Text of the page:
“Even though there are competitors, there’s a lot more collaboration than competition,” she says.
She adds the annual ACS Judging & Competition is a great way for up-and-coming cheesemakers to get feedback on their products.

“Aside from the award aspect, you can get meaningful feedback from the judges to improve your product,” she says.

Peters-Morris says aspiring artisans should keep in mind that getting a specialty cheese operation off the ground will take more time, planning and money than expected.

“Do your homework so you get it right the first time,” she says. “It’s very costly to try to undo something.”

She adds getting on-the-ground experience in an existing plant also can be helpful.

“Learn from others — and never stop networking!” she says.

CMN


Mascarpone makers aim to
spread appeal beyond dessert

July 22, 2016

Editor’s note: “Cheese of the Month” is Cheese Market News’ exclusive profile series exploring various cheese types. Each month, CMN highlights a different cheese in this feature, giving our readers a comprehensive look at production, marketing, sales and in-depth aspects of each profiled cheese type. Please read on to learn about this month’s featured cheese: Mascarpone.

By Rena Archwamety

MADISON, Wis. — Mascarpone, a fresh and slightly-sweet soft cheese made from coagulated cream, traditionally was made only for special occasions and specific times of the year.

“Years ago in Italy, Mascarpone was only made in the winter. There was not a lot of refrigeration, and they had to keep the cheese cold. It was really consumed in the northern cities, mostly around Christmastime with Pannetone or in Tiramisu,” says Errico Auricchio, president of BelGioioso Cheese Inc., Green Bay, Wisconsin.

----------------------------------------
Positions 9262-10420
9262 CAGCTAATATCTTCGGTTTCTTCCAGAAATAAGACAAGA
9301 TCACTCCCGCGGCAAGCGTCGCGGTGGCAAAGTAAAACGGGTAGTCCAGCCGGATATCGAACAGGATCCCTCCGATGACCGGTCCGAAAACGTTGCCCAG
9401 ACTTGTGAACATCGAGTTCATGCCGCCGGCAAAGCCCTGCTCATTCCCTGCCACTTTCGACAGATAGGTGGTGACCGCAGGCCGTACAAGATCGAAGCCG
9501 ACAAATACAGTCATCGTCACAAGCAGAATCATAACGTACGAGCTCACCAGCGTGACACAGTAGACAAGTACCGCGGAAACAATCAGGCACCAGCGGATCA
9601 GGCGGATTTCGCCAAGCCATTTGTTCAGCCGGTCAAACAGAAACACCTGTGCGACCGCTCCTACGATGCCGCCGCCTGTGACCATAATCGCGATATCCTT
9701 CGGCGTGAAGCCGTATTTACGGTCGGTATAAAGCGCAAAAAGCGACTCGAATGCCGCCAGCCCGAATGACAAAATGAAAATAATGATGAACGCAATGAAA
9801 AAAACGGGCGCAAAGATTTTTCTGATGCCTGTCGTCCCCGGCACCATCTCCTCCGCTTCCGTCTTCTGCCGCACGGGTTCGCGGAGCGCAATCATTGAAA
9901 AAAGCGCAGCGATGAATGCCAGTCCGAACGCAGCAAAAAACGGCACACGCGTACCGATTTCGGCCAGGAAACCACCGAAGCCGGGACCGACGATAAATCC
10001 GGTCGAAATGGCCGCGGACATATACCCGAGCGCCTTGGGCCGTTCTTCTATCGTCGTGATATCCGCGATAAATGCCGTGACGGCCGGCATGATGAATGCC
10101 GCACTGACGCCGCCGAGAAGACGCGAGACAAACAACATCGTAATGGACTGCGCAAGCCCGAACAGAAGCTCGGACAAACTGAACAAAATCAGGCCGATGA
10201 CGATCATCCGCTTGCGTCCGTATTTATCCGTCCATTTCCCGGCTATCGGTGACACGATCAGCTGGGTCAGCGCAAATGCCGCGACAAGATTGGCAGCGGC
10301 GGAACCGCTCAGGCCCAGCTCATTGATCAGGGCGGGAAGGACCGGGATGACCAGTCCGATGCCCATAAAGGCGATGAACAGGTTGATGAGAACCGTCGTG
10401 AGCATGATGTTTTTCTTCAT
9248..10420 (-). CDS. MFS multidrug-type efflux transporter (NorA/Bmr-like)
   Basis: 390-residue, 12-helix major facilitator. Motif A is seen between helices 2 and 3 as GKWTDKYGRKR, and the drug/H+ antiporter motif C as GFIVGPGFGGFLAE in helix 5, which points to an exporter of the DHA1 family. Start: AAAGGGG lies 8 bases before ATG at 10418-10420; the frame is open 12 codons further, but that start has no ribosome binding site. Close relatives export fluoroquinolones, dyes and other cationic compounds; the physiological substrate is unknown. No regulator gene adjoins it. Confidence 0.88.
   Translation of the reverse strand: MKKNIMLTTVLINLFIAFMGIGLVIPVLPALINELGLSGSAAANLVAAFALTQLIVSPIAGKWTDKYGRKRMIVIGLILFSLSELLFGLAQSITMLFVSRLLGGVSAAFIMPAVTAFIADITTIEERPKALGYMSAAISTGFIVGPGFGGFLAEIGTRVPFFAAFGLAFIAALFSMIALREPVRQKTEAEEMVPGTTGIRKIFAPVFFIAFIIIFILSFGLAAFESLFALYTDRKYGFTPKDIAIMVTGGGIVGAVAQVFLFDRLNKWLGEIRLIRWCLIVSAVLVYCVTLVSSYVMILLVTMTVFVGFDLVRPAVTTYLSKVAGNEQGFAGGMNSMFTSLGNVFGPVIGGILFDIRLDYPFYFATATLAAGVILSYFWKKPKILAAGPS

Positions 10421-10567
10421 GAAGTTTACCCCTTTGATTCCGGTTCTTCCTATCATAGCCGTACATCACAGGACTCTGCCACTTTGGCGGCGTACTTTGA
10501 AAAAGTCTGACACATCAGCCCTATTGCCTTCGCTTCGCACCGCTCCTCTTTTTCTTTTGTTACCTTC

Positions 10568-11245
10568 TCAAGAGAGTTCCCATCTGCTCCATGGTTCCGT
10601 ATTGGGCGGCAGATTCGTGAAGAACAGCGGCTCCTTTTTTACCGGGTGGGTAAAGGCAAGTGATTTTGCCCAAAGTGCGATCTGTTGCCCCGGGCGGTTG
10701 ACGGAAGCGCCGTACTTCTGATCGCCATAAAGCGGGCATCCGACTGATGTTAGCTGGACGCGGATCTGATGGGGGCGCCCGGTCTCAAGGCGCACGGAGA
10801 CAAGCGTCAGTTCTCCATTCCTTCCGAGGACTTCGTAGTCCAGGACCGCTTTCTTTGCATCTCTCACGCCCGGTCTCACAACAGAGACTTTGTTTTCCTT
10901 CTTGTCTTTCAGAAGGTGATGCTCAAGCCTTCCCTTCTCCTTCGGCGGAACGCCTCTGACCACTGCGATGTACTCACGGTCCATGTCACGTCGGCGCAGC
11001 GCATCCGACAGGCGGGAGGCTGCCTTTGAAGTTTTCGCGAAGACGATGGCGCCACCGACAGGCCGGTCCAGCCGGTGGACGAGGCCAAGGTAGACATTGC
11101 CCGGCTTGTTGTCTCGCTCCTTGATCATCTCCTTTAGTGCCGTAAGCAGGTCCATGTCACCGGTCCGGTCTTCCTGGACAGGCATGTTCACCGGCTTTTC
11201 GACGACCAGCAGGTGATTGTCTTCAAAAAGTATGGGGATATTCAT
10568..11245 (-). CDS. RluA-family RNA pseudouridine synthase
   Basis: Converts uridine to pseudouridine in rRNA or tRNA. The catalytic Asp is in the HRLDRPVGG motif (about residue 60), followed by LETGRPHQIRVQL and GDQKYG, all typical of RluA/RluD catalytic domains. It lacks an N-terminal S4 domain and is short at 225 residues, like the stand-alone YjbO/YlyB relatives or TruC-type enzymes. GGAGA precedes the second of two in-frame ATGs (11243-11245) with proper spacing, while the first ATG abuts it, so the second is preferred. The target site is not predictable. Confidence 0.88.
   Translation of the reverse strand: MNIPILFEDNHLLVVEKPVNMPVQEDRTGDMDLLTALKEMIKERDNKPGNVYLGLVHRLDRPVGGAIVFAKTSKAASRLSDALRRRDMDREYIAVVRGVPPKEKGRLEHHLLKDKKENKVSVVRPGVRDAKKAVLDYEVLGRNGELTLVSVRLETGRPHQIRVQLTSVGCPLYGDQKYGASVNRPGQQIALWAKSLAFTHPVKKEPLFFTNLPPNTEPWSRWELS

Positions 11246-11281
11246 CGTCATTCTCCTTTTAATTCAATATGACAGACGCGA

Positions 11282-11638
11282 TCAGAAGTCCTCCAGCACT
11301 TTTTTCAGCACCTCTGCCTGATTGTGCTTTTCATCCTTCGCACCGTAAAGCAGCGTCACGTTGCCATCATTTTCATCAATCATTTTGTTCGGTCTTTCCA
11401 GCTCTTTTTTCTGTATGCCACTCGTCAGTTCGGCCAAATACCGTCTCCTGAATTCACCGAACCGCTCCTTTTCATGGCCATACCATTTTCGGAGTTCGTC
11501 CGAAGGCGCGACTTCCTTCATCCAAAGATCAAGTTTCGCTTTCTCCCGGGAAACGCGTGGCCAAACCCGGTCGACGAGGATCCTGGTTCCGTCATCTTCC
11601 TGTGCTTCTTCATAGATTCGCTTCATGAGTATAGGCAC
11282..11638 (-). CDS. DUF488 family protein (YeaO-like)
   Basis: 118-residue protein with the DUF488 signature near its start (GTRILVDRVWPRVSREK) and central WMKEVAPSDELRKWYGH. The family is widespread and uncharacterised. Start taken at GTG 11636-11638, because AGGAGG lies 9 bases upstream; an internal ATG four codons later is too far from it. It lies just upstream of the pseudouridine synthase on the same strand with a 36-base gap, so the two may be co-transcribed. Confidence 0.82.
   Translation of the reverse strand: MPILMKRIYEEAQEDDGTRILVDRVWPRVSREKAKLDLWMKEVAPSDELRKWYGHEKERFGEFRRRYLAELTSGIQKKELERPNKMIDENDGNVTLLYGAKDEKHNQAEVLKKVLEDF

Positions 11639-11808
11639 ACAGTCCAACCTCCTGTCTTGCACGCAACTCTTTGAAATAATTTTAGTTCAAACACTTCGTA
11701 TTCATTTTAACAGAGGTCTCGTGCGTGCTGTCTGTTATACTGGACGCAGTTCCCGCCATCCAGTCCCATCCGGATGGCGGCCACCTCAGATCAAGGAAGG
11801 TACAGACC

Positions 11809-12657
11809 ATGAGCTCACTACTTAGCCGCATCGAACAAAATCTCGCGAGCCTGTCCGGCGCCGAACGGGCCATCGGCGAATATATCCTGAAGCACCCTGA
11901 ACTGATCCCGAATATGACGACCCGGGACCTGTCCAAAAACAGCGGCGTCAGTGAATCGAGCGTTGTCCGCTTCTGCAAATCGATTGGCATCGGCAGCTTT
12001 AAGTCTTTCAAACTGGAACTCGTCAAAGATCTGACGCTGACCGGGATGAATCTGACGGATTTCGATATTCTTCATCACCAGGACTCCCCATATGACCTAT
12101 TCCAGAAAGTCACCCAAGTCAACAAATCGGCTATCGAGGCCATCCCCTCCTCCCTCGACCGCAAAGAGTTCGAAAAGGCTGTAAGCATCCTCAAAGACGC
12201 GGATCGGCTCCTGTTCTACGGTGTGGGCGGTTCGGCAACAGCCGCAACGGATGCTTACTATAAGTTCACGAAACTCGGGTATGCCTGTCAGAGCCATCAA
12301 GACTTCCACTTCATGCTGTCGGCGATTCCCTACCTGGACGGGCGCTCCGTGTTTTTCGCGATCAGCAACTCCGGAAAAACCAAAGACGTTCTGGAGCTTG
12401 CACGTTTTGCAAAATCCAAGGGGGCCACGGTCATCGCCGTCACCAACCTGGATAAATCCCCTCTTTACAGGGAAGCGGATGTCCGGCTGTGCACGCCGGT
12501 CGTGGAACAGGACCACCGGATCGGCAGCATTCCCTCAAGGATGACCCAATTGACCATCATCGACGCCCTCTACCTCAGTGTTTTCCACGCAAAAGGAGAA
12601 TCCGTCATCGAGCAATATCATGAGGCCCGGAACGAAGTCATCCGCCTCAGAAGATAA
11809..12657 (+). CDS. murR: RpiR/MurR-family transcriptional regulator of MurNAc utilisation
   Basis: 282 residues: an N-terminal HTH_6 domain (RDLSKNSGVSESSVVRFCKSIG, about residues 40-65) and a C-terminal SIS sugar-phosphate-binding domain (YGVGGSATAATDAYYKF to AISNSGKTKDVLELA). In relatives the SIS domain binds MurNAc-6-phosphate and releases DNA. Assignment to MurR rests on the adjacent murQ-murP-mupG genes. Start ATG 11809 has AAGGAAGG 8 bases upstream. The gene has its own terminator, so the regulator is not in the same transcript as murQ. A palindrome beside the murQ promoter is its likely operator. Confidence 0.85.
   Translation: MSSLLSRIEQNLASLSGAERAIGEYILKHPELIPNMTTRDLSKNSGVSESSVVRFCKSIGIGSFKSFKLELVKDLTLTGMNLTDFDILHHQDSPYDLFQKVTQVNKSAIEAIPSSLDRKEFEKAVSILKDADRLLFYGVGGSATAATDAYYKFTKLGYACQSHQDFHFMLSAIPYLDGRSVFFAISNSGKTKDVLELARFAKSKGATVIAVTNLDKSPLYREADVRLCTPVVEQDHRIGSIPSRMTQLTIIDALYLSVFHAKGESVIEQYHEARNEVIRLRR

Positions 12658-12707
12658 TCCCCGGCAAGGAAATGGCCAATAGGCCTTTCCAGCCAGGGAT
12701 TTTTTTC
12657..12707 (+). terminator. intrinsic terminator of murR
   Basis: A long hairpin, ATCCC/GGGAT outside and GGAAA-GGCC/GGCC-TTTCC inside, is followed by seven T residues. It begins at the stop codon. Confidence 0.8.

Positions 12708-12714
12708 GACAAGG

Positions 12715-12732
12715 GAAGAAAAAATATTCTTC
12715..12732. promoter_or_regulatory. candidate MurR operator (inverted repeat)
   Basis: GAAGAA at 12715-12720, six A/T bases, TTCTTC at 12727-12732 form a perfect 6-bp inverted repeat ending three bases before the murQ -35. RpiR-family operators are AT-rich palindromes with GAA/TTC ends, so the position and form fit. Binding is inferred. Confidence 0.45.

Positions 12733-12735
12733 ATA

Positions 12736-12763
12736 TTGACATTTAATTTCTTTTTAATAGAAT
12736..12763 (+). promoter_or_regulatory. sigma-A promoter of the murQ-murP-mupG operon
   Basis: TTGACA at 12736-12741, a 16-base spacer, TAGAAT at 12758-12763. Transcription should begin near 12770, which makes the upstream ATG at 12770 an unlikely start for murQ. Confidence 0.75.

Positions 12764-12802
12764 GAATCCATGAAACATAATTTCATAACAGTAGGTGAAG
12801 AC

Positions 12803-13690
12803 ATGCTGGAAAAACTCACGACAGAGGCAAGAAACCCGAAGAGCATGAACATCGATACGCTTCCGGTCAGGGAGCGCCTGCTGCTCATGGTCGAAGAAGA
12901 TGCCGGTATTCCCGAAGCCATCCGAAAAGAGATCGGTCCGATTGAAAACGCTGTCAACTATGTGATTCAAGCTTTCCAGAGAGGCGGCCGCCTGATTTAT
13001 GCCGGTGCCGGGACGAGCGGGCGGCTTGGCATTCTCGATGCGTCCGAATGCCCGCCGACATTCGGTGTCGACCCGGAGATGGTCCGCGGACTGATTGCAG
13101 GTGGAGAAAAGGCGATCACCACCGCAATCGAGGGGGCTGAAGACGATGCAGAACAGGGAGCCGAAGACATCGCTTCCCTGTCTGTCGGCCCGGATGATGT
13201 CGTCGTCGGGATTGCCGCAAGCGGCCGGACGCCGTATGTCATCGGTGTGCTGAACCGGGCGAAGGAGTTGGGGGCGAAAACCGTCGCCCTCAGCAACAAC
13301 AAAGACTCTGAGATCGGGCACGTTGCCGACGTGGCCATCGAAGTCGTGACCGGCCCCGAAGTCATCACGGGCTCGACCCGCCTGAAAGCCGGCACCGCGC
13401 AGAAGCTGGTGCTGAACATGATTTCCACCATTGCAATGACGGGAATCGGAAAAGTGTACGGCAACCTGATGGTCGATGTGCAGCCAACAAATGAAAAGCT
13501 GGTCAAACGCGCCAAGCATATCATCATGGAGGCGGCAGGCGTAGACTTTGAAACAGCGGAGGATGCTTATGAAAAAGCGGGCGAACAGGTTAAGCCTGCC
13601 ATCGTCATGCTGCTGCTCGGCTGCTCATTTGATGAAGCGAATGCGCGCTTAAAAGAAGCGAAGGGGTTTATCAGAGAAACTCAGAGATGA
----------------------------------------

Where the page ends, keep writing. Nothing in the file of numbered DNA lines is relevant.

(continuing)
Mascarpone was first introduced in Italy in the late 1800s as a gift back to the farmers for their milk each year around Christmastime, according to Fred Wolff, production manager for Schuman Cheese’s Cello Mascarpone, Turtle Lake, Wisconsin.

“The Italians loved the basic Mascarpone flavor and used it to make the all-famous Tiramisu that became instantly popular,” he says. “Mascarpone has grown in Italy to be a common staple of the household to spread on bagels, toast, fruits and many other fine desserts. Mascarpone is still relatively new to many in the United States but rapidly growing in popularity with many applications.”

Mascarpone has seen growth in the U.S. retail market over the past several years, though usage still is small compared to other cheese varieties. Over the last year, 2.37 million pounds of Mascarpone were sold at retail, up 12.4 percent from a year ago, according to IRI data provided by Dairy Management Inc. (52 weeks ending June 12, U.S. multi outlet plus convenience).

From 2010-2015, Mascarpone had a compound annual growth rate of 5.4 percent. However, the IRI data shows that only 1.8 percent of U.S. households buy Mascarpone, and the average buyer makes only 1.5 trips to the store each year for the cheese.

• Varied applications

One way companies are working to expand sales of Mascarpone is through promoting it as an everyday item like butter, not just as an ingredient for specialty desserts.